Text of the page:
WATERWAYS FORMATION: THE INFLUENCE OF PREDATION ON TURNOVER IN DEVONIAN CONCAVO-CONVEX BRACHIOPODS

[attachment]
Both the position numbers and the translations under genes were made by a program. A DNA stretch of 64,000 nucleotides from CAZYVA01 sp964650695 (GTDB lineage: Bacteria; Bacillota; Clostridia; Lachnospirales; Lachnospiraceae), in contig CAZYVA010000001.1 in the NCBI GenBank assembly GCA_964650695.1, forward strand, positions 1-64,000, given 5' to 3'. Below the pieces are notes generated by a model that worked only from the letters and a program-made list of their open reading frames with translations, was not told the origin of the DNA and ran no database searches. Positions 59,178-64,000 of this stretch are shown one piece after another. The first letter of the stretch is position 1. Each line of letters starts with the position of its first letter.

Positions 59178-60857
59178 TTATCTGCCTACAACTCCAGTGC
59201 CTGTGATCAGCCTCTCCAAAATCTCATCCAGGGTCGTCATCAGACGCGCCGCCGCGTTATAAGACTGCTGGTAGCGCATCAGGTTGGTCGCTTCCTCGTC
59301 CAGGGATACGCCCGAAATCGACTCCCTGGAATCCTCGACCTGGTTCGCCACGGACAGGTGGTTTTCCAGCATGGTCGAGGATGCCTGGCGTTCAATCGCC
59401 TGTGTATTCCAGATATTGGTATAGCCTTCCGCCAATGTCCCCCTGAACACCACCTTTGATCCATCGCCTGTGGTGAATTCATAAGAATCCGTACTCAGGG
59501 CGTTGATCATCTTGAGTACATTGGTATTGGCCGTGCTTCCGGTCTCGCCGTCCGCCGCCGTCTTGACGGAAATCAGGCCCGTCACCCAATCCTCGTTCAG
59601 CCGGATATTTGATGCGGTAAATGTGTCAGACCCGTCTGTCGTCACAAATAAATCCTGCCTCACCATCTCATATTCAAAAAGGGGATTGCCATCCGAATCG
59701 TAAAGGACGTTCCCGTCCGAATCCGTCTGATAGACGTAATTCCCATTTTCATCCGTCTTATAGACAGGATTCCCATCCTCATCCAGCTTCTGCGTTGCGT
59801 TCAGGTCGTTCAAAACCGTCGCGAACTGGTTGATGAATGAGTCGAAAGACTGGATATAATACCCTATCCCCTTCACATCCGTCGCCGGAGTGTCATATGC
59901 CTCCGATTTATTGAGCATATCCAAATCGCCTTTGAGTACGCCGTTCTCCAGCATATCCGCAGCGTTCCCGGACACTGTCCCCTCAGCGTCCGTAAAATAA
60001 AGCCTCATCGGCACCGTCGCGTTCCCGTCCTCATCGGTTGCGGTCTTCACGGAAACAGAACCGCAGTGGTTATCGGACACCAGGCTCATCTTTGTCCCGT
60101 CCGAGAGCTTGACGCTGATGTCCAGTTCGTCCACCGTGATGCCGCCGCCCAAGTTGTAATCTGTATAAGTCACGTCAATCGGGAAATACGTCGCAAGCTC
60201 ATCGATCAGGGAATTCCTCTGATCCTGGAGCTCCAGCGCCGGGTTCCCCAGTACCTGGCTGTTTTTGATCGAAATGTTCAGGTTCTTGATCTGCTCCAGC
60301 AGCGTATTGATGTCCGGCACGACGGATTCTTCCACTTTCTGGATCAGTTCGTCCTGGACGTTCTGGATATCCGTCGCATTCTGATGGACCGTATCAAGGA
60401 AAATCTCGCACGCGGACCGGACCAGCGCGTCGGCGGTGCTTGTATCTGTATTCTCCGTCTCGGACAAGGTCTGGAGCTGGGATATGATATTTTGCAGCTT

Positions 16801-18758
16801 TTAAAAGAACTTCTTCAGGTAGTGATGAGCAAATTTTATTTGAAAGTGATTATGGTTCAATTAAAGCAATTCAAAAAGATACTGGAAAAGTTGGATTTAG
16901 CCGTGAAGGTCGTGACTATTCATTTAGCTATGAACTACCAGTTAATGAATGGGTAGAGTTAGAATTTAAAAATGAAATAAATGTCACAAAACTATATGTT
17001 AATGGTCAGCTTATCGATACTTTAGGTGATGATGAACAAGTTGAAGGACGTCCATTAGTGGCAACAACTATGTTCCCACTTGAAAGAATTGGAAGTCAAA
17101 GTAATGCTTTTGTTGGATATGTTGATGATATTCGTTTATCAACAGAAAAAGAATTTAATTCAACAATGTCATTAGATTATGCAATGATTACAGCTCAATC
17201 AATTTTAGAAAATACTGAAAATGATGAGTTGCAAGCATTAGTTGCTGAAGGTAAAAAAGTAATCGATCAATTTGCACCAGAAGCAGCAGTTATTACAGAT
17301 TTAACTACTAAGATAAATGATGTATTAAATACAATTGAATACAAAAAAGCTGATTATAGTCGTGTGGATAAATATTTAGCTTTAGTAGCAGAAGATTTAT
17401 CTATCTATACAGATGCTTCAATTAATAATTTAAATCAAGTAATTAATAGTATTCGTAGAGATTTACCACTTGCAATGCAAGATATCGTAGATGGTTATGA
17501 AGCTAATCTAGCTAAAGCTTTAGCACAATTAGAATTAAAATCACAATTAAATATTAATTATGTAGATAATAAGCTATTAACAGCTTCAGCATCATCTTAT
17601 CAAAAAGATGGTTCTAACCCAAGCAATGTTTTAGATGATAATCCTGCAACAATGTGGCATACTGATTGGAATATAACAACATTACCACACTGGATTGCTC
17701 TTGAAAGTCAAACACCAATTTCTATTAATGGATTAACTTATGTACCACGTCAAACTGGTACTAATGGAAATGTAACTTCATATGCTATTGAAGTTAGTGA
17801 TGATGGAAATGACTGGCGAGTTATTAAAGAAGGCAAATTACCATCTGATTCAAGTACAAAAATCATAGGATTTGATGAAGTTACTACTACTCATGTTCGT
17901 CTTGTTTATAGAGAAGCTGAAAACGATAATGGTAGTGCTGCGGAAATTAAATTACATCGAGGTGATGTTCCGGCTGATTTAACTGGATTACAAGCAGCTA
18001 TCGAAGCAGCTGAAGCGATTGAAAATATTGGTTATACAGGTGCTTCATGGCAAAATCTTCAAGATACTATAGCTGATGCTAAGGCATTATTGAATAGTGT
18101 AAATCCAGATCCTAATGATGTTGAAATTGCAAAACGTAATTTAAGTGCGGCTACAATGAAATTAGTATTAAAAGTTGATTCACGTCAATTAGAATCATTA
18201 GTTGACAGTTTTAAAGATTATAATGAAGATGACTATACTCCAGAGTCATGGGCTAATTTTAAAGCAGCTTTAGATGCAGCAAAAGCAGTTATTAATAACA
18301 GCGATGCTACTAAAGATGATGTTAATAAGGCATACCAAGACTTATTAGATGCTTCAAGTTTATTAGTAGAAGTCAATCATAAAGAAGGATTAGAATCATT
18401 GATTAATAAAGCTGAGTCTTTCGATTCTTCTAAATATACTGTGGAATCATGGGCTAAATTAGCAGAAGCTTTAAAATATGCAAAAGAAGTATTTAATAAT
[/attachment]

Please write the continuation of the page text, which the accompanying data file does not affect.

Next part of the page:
The Waterways Formation (Givetian-Frasnian, Devonian, Western Canada Sedimentary Basin) of Alberta captures the critical interval in time during which productidines begin to replace strophodontoids, and both groups are present within Waterways communities. Within the Waterways, strophodontoids, common in the Calumet Member, are replaced through time by productidines, which are more common in the Moberly Member. The most abundant productidine is Praewaagenoconcha n. sp., which was one of the oldest productidine species in North America to have spines on both valves. Praewaagenoconcha spines are arranged in dense concentric rows and the spines of Waterways specimens are also frequently organized on strong rugae. Both repair frequency (a proxy for crushing predation) and drilling frequency on strophomenates were significantly greater in the Moberly than in the Calumet, suggesting that predation may have been an additional factor facilitating faunal turnover during the Waterways, and supporting the hypothesis that the replacement of strophodontoids by productidines through time may have been influenced by predation.